So resurrection means rebirth out of impotence and indolence for the “living hope.” And today “living hope” means passion for life and a lived protest against death.
Christ’s resurrection is the beginning of God’s rebellion. That rebellion is still going on in the Spirit of hope, and will be complete when together with death, “every rule and every authority and power is at last abolished. (1 Cor. 15:24)
The resurrection hope finds living expression in men and women when they protest against death and the slaves of death. But it lives from something different—from a superabundance of God’s future. Its freedom lives in resistance against the outward and inward denials of life. But it does not live from this protest. It lives from joy in the coming victory of life. (pp. 368-9)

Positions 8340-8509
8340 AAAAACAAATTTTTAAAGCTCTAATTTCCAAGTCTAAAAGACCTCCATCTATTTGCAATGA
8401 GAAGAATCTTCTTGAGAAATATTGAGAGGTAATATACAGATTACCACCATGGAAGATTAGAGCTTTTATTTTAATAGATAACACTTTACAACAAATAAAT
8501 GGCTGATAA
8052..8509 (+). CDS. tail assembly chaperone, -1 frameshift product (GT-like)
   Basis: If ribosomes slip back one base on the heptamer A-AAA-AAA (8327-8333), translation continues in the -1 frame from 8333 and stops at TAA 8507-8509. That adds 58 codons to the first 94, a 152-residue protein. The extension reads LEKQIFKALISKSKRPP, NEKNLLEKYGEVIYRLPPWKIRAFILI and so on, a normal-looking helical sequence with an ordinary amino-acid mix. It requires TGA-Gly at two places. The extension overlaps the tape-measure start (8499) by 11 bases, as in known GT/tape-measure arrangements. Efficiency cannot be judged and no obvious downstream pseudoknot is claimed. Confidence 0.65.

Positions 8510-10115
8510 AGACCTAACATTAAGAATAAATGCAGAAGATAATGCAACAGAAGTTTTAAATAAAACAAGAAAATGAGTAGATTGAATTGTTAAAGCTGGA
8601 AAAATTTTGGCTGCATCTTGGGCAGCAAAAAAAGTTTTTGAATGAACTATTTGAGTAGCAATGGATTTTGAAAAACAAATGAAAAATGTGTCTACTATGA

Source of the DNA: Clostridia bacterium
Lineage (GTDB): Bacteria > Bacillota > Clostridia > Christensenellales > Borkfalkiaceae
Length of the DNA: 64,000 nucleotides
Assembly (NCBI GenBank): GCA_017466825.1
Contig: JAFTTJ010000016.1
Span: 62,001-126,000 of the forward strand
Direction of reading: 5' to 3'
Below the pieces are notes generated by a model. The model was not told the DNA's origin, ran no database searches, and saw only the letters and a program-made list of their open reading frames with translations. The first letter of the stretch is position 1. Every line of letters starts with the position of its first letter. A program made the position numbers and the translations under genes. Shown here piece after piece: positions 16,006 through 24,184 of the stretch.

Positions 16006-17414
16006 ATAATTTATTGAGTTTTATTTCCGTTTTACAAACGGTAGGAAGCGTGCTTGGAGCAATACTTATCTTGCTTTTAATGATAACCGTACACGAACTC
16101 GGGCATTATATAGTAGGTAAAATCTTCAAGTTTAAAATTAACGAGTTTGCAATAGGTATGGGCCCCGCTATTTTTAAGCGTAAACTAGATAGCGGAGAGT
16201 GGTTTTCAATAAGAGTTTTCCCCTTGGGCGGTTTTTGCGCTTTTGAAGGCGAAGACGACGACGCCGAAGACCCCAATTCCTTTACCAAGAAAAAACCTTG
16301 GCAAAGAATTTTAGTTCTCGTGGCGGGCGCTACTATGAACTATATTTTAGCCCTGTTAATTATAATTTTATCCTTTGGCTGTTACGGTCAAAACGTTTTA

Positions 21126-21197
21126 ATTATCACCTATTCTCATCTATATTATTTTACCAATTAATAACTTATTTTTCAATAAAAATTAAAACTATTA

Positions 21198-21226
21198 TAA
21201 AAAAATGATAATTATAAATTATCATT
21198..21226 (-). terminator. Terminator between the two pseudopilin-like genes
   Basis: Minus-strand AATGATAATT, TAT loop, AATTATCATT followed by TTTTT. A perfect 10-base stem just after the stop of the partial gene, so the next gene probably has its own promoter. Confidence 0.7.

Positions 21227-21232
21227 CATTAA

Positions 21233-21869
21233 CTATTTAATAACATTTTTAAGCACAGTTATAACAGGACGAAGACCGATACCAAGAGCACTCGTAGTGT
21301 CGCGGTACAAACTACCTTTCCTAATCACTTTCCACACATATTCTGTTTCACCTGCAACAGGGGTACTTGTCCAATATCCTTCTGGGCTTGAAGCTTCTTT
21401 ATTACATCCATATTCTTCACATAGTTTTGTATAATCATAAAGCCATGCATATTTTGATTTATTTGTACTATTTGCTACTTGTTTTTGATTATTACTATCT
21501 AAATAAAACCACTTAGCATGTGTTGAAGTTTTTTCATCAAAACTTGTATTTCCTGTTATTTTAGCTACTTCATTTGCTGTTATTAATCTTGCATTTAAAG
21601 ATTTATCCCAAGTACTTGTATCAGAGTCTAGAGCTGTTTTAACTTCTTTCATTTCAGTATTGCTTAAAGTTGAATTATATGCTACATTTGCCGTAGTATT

Did you ever think of the resurrection as the beginning of God’s rebellion? Well, think a moment. The resurrection of Jesus Christ turned the world on its head, didn’t it? So the resurrection, in other words, was the beginning of God’s rebellion. How ‘bout that?
Now here’s more on the same theme by N. T Wright . . . . Listen to what St. Paul says taking the brutal facts of the cross and turning it inside out:
“God cancelled the bond that stood against us, with its legal demands: he set it aside, nailing it to the cross.” (Col 2:14)